[Disclosure: New Orleans treasure, Jimmy Carpenter is a friend. That said, I’d be dancing around and singing along to this record for a long time even if I had never heard his name, because this is one beautiful, fun, and funky CD. And, it’s sex on a stick. This is one of the sexiest records in my expansive collection. Walk Away is good. Very good.]
Although a well-known saxophone sideman for many a great Blues guitarist (Tinsley Ellis, Jimmy Thackery, Walter Wolfman Washington, and Mike Zito to name but a few), Carpenter has earned an impressive marquee value in his own right, and has sat in with more major blues names than I could list here. He’s also an accomplished composer, arranger, and lyricist, talents which present themselves empirically on each of Walk Away’s tracks.
Inspired by the past, present, and even future women in his life, the overall thesis of this record is that Mr. Carpenter loves the fairer sex. A lot. This CD represents Carpenter’s lifetime Odyssey on the seas of romance, and he bares it all, his vulnerability in evidence with every phrase. This is fearless writing which is what makes it so damn good. That and one of the sexiest voices since Tommy Castro. Nominated this year for a Blues Music Award honoring his Saxophone chops, this record informs that Carpenter’s vocals deserve similar recognition. Not to mention his wordsmithery. The man can turn a phrase.
The title track is a cheeky (pun intended) number that should go down in history as one of the greatest tributes to the female derrière since Queen’s 1978 hit “Fat Bottomed Girls” (although Carpenter’s is more intimately directed than the raucous Brian May-penned song). “Sometimes I wish you’d leave me, just so I can watch you walk away.” Now that’s a great phrase. There can be a thin line between honoring and objectifying, and Carpenter stays well within the realm of abject honor never sinking to vulgarity. But that doesn’t mean I can’t: Jimmy’s an ass man, pure and simple.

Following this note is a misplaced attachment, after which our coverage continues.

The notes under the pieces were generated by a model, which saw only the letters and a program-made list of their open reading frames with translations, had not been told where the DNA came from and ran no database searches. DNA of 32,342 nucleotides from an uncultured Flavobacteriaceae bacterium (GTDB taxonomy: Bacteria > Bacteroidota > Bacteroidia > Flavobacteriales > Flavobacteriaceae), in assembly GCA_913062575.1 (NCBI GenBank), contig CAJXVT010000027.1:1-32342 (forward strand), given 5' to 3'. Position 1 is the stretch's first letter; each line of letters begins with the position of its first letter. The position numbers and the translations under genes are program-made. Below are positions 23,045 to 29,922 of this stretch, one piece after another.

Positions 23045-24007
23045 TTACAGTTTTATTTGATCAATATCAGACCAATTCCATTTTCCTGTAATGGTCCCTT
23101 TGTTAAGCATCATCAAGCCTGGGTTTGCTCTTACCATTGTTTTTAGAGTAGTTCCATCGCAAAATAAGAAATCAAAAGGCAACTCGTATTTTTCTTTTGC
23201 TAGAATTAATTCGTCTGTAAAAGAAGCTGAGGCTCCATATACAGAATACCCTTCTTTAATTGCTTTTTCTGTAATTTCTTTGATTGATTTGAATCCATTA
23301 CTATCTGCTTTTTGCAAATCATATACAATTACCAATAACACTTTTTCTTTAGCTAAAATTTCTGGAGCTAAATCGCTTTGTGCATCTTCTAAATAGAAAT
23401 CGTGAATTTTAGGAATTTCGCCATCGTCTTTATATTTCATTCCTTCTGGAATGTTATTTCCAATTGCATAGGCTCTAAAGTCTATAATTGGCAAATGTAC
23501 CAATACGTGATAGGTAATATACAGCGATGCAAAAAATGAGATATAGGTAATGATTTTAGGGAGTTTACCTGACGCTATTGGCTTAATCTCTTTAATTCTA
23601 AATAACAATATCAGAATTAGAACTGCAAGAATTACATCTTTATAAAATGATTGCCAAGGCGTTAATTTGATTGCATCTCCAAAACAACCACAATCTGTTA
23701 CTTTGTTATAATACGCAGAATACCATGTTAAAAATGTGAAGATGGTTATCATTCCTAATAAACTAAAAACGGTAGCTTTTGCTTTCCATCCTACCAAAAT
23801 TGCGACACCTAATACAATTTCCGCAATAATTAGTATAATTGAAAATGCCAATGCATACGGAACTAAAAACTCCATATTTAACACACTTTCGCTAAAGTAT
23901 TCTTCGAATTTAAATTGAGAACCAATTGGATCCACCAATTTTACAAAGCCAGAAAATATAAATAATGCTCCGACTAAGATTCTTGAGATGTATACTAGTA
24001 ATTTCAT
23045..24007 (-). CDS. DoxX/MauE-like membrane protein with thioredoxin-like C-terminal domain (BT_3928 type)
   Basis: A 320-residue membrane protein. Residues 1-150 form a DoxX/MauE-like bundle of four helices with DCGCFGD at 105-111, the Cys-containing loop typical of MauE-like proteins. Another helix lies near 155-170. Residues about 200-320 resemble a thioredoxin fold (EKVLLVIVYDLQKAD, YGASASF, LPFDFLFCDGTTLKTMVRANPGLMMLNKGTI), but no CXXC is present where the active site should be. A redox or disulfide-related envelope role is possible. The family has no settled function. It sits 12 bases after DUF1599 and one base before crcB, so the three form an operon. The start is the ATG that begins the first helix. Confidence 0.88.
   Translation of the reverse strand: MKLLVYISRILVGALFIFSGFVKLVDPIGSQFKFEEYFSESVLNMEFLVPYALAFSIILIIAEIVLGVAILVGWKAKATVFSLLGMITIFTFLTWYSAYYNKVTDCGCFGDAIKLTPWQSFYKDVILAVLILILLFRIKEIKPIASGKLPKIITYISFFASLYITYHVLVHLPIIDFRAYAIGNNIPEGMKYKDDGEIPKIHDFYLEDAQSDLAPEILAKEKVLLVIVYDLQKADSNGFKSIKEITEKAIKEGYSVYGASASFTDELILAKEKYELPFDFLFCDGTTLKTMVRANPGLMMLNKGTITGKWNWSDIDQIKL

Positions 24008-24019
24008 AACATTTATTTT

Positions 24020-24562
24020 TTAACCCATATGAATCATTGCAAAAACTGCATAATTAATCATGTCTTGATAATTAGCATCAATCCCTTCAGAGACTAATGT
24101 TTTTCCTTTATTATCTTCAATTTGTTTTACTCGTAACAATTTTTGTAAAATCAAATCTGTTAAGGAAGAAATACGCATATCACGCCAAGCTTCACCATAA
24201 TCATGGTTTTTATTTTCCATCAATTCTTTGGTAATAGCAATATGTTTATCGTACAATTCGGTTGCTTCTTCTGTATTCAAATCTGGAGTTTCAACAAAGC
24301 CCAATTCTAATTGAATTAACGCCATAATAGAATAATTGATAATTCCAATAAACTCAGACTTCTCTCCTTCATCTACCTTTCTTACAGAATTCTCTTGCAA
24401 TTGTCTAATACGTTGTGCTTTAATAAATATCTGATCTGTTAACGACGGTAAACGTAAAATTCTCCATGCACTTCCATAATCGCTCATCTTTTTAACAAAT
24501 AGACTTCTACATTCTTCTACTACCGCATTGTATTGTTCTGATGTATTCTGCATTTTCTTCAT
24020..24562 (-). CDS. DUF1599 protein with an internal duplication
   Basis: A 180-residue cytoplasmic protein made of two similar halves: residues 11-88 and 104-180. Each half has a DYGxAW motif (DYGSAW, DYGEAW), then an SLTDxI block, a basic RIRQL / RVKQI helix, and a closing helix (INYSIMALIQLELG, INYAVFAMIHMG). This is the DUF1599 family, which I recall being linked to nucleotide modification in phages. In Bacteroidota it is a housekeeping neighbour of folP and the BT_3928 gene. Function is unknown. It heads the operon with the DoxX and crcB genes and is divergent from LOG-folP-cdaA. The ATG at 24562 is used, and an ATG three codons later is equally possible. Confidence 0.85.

Here’s what blogger, Grant Britt,of nodepression.com, has to say in his review of the title cut: “Carpenter shows off his Muscle Shoals influences on “Walk Away,” snaky, funky soul with King Curtis-inspired riffs. Former Dr John and the Lower 911 guitarist John Fohl provides Cornell Dupree licks as Carpenter howls soulfully, “sometimes I wish you'd leave me so I could watch you walk away.”